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Milwaukee Officer Sues TV Station for Defamation

July 03, 2013  | 

Screenshot via WTMJ.
Screenshot via WTMJ.
A Milwaukee Police officer has sued NBC affiliate WTMJ for "defamation of professional reputation" after the station aired a story that showed him in a negative light even though he had done nothing wrong.

Officer Matthew Knight's lawsuit names WTMJ and Journal Broadcast Group. The station is owned by the parent company of the Journal Sentinel.

The story aired surveillance video showing Knight and what police said was a drunk Marine waking up to an ATM. The video shows the officer taking out the man's ATM card, punching in the man's pin, withdrawing money, then counting the money and leaving.

The promo for the story said, "A Milwaukee police officer taking a man's cash out of an ATM. Then walking off with that cash in hand. What's really going on? The Milwaukee Police Department has some explaining to do."

The story failed to mention that police were called when the man broke a taxicab's window. The cabdriver agreed not to press charges if the man paid $300 to repair the damage. The officer was helping the man withdraw the money to pay the cabbie. Knight had been cleared two months before the story aired after an internal investigation.

Tags: Milwaukee PD, Officer Conduct, Officer Exonerated, Police-Media Relations


Comments (13)

Displaying 1 - 13 of 13

RPG @ 7/4/2013 6:30 AM

This is just another example of the media creating a story where none exists. The government and law enforcement are apparently easy targets for a lazy profession that tends to print first and verify... never. This reminds my of the producer in Florida that edited the 911 call to make George Zimmerman appear make a racist statement to stir the public hysteria against him. The police are rarely allowed to defend themselves. The media believes this lack of response to be a license to say whatever they want and get away with it. Thats what their lawyers are for, right?

Jimbo @ 7/4/2013 7:12 AM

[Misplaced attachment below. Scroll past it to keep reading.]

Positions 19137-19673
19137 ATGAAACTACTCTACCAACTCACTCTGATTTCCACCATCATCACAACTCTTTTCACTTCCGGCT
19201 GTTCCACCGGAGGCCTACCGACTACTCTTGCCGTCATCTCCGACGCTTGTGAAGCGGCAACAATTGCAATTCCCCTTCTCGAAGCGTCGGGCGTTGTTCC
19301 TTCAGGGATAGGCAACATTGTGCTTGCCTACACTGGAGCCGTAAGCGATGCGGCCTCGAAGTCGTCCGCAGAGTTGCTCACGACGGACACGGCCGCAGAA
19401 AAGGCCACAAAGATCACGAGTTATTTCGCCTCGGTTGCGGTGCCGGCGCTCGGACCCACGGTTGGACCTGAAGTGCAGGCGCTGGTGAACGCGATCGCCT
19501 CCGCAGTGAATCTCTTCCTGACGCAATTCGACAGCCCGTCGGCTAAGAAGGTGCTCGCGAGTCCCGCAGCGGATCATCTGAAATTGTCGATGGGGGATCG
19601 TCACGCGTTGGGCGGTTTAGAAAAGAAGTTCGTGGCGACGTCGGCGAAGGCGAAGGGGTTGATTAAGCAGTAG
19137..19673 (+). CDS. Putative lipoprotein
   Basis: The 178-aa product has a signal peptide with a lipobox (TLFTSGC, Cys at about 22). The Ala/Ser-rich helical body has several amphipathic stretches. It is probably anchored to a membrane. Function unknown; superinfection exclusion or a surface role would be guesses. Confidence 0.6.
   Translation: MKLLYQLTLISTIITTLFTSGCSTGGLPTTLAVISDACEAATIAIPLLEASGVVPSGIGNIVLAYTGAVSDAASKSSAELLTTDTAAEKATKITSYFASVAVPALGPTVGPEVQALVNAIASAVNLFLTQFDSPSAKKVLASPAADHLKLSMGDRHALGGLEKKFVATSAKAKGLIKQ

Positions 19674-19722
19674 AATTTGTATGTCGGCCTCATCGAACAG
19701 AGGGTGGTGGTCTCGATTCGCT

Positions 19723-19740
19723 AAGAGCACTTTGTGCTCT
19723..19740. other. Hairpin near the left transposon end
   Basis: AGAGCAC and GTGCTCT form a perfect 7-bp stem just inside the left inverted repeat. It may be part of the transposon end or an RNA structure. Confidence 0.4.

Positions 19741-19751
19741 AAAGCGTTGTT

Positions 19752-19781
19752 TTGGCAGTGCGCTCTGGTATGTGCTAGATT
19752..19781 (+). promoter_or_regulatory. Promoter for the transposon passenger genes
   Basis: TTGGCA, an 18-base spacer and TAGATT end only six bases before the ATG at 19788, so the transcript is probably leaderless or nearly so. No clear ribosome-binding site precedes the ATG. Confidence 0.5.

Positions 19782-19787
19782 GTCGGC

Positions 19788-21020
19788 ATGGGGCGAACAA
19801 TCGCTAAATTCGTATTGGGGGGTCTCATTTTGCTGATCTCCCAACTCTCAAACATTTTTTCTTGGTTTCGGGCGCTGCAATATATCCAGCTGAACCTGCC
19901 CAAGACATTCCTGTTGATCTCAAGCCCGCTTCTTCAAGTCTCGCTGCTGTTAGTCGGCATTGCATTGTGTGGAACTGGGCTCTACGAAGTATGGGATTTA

Yep, reporters are a lot more lazy nowadays. Partly it's the fault of the bosses. They have cut back so much on staff they don't have time to do a proper investigation. It's also partly the fault of the reporters. Their laziness makes them forget the two independent source rule. Without that, you don't have a story. And you NEVER air such a tape without FIRST getting the side of the department. If you don't, and you get it wrong, this TV station will NEVER get ANY help from the department. Their competition will get all exclusives, all perp walks, all tips on arrests, all tips on big juicy cases, all tips on juicy arrests and investigations in to VIPs and politicians, and everything else.
It's good this officer is filing a civil action. It'll make them think twice.

Mike @ 7/4/2013 7:48 AM

"Reporters" today aren't interested in reporting the truth, or the whole story. Apparently Journalism School teaches them that it's OK to manufacture the news instead of reporting the facts.
"Citizen Kane" journalism at it's best.

Neil @ 7/4/2013 8:33 AM

Good, hope the officer wins the lawsuit with enough to retire. Typical, non-LE folks, jumping the gun without hearing all the facts. With the public filming officers while conducting business and putting it on YOUTUBE now days, everybody get to type in and bash the officer, giving their "armchair-lawyer" opinions on what he should have done differently. We are expected to make split second decisions and pray they turn out right, yet the public gets to "monday morning quarterback" the videos and bitch on how it should have been handled differently by the cops. The officer should be given a medal as far as Im concerned for helping the marine out and not taking him to jail for Criminal Damage. Shame on you WTMJ!